So there are those that want to say that the pile of dirt is analogous to Achashverosh, and that Haman is analogous to the ditch. Achashverosh had a deeper understanding of the power of the Jews. and understood that Hashem played a big role in the final outcome. He had a respect for the power of Hashem. Achashverosh was therefore hesitant to kill the Jews unless he knew that they were in a state of constant sin. Achashverosh also knew that if things were going to go well for the Jews, that there was no way they could be defeated. That’s why Achashverosh is compared to the pile of dirt. The pile of dirt is elevated from the ground signifying his being on a higher level. On the other hand, Haman’s hatred for the Jews was so intense that no rational thought could motivate him NOT to kill the Jews. For Haman, the only thought on his mind was to wipe out every last Jew from the face of the Earth. Therefore, in the final outcome, Haman was killed and Achashverosh was allowed to live. Additionally, that is why Haman is compared to the ditch, which is something that is on a lower level.

We should all strive to be doing good stuff, so that the ball can be on our court.

Two days of Yom Tov in Chutz L’Aretz

As most of us know, we celebrate two days of yom tov in chutz l’aretz (CL”A).  The famous question is asked, that if nowadays we rely on Hillel’s calendar, what is the purpose of having two day’s of yom tov?  We all know exactly when things are going to fall out, so we should have only one day of yom tov.  This would be great for a bunch of reasons, including no 3-day yom tov’s, extra day of expensive food, and not overeating.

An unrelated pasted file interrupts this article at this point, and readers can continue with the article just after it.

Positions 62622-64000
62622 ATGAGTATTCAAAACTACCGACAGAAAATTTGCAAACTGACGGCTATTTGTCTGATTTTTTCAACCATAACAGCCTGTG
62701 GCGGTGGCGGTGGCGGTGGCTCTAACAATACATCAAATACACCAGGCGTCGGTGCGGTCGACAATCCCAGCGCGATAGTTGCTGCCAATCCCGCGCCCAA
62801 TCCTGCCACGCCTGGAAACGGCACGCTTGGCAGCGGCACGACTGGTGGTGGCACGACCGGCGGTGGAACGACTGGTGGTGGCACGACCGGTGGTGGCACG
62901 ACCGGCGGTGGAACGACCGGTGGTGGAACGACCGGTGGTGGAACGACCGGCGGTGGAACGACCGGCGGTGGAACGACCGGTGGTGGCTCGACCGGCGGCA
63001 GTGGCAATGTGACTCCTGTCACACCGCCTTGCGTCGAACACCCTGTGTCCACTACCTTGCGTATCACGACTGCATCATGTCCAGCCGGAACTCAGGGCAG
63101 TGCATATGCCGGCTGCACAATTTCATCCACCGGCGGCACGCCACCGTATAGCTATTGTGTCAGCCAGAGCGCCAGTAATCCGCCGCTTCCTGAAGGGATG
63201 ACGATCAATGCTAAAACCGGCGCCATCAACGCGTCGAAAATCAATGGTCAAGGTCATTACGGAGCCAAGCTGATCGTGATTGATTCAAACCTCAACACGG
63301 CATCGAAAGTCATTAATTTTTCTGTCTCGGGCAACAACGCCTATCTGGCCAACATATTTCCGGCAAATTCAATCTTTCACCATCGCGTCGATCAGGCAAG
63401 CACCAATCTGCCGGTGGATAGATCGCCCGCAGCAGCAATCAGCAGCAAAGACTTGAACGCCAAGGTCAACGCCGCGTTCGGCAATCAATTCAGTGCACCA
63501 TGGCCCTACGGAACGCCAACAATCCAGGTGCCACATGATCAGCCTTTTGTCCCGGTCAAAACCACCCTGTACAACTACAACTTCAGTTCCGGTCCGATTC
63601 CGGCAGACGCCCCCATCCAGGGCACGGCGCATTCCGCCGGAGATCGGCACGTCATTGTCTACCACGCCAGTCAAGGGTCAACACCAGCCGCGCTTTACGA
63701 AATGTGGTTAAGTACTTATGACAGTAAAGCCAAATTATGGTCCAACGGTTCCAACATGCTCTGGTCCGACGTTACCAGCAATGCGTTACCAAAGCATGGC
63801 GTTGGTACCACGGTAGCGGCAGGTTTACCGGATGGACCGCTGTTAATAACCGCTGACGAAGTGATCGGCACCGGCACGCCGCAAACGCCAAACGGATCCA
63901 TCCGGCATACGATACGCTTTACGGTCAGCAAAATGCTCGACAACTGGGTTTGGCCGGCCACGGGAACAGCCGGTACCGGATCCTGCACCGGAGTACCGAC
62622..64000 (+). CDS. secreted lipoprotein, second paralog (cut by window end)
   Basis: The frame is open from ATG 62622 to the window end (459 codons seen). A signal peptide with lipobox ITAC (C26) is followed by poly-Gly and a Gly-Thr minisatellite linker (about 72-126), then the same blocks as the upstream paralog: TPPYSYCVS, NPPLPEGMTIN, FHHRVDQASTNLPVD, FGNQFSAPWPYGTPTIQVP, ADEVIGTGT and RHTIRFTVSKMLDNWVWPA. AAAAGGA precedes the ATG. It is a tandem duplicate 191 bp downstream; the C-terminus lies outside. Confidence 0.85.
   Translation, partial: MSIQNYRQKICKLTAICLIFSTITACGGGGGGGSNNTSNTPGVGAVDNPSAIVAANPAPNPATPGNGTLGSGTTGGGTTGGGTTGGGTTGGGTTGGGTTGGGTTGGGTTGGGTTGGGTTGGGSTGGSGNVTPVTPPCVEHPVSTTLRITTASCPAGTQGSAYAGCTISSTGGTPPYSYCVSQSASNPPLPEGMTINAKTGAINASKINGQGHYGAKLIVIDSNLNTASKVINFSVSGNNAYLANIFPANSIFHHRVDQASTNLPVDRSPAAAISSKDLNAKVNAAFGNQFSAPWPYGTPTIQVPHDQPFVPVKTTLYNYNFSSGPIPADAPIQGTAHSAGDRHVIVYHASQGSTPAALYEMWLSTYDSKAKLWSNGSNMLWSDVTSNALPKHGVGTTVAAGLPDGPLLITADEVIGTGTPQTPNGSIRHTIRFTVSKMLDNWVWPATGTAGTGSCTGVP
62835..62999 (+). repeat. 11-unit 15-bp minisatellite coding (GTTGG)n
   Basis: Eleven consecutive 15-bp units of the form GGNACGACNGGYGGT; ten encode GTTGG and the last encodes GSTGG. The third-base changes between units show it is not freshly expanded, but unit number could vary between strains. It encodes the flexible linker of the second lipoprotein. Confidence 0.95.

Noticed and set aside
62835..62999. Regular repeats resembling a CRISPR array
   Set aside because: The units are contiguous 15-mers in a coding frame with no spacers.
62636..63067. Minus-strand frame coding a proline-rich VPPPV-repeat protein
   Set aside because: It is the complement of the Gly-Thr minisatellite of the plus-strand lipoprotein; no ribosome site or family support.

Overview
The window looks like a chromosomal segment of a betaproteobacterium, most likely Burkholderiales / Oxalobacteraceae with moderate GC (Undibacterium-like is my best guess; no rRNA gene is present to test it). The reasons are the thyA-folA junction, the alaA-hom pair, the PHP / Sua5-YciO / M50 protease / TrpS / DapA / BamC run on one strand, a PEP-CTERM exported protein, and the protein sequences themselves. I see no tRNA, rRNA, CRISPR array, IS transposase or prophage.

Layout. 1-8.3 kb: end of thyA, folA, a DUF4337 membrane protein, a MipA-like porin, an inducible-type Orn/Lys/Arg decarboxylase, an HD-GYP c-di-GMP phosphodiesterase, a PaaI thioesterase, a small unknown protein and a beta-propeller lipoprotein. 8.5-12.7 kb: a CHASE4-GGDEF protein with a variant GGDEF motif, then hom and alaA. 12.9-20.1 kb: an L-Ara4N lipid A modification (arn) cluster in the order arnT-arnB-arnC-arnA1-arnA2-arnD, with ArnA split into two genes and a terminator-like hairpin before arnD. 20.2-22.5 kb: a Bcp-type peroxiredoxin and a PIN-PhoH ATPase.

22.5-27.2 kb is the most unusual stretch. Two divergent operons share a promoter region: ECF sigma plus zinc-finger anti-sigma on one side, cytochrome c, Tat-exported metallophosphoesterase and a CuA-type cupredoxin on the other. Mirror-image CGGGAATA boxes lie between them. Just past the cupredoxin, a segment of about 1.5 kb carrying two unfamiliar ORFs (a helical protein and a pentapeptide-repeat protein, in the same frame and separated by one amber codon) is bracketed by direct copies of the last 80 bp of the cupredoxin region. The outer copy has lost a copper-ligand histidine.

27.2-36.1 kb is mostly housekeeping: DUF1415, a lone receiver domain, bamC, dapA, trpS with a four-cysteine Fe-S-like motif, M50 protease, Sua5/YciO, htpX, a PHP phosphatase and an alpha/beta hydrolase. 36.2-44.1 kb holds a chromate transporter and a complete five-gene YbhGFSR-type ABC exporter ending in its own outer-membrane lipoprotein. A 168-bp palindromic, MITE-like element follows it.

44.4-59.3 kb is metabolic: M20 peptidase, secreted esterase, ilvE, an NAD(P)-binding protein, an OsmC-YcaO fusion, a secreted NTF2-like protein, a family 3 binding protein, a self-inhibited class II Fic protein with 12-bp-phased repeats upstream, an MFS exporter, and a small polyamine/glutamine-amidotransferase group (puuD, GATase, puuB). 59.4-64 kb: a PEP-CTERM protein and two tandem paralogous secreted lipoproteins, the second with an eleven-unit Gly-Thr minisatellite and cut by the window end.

The classical answer is given that since in the olden days, when we weren’t sure exactly when Rosh Chodesh was, thus we were unsure of the exact date of yom tov, even though we now know when things fall out, we’re just doing it k’minhag avoseinu.

I was listening to the OU daf yomi podcast from yesterdays daf (Beitza 4b) and the maggid shiur brought what I thought was a great answer from the Meshach Chuchma.  He said then in the days of Mashiach, things are going to return to the old ways, including rosh chodesh and two-day yommim tovim.  If were were to rely solely on Hillel’s calendar, it would be showing a lack of emunah regarding the coming of Mashiach.  By continuing to have the two-day yomim tovim, we’re showing our emunah that Mashiach will come soon by continuing the schedule as we have it today.

Filtering water on Shabbos

Yesterday’s daf (50) was talking about leaving uncovered water out and how we’re concerned that a snake could come and drink from the water, thus injecting some of its venom into the water. If you were to want to drink the water, the gemara offers the following solution: filter it, even on Shabbos. The question is asked, but if you filter the water on Shabbos, isn’t that borer? You are specifically trying to separate the bad (the venom) from the good (the water)?

The reason we allow people to filter water is because we’re not sure that there is something bad in the first place. It is only there as a precaution. You might not be filtering out anything bad. In this day and age where filters are commonly found in people’s homes, it is not necessary to disable the filters just for Shabbos because there might not necessarily be bugs or whatnot in the water.